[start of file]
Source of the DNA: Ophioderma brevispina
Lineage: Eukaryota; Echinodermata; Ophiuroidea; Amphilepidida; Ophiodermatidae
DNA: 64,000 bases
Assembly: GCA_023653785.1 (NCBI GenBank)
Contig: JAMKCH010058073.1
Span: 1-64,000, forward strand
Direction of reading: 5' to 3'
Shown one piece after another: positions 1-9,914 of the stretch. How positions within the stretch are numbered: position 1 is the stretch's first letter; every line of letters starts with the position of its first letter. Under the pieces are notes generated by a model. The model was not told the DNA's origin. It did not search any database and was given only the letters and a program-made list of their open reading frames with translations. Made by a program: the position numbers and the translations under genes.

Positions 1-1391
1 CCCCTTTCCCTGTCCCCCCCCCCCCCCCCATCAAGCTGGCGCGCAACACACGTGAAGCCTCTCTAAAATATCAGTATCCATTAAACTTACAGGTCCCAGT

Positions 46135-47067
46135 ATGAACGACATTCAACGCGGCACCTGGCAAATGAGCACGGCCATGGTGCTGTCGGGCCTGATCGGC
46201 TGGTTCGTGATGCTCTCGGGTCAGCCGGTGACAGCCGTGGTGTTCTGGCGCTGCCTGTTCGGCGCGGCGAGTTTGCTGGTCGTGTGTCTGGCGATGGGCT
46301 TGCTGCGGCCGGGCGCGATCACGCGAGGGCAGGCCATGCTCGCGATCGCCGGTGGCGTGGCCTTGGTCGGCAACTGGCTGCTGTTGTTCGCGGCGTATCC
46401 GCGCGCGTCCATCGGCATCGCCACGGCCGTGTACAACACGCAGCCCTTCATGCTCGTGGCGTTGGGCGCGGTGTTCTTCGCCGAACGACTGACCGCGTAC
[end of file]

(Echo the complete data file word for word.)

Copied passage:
Source of the DNA: Ophioderma brevispina
Lineage: Eukaryota; Echinodermata; Ophiuroidea; Amphilepidida; Ophiodermatidae
DNA: 64,000 bases
Assembly: GCA_023653785.1 (NCBI GenBank)
Contig: JAMKCH010058073.1
Span: 1-64,000, forward strand
Direction of reading: 5' to 3'
Shown one piece after another: positions 1-9,914 of the stretch. How positions within the stretch are numbered: position 1 is the stretch's first letter; every line of letters starts with the position of its first letter. Under the pieces are notes generated by a model. The model was not told the DNA's origin. It did not search any database and was given only the letters and a program-made list of their open reading frames with translations. Made by a program: the position numbers and the translations under genes.

Positions 1-1391
1 CCCCTTTCCCTGTCCCCCCCCCCCCCCCCATCAAGCTGGCGCGCAACACACGTGAAGCCTCTCTAAAATATCAGTATCCATTAAACTTACAGGTCCCAGT

Positions 46135-47067
46135 ATGAACGACATTCAACGCGGCACCTGGCAAATGAGCACGGCCATGGTGCTGTCGGGCCTGATCGGC
46201 TGGTTCGTGATGCTCTCGGGTCAGCCGGTGACAGCCGTGGTGTTCTGGCGCTGCCTGTTCGGCGCGGCGAGTTTGCTGGTCGTGTGTCTGGCGATGGGCT
46301 TGCTGCGGCCGGGCGCGATCACGCGAGGGCAGGCCATGCTCGCGATCGCCGGTGGCGTGGCCTTGGTCGGCAACTGGCTGCTGTTGTTCGCGGCGTATCC
46401 GCGCGCGTCCATCGGCATCGCCACGGCCGTGTACAACACGCAGCCCTTCATGCTCGTGGCGTTGGGCGCGGTGTTCTTCGCCGAACGACTGACCGCGTAC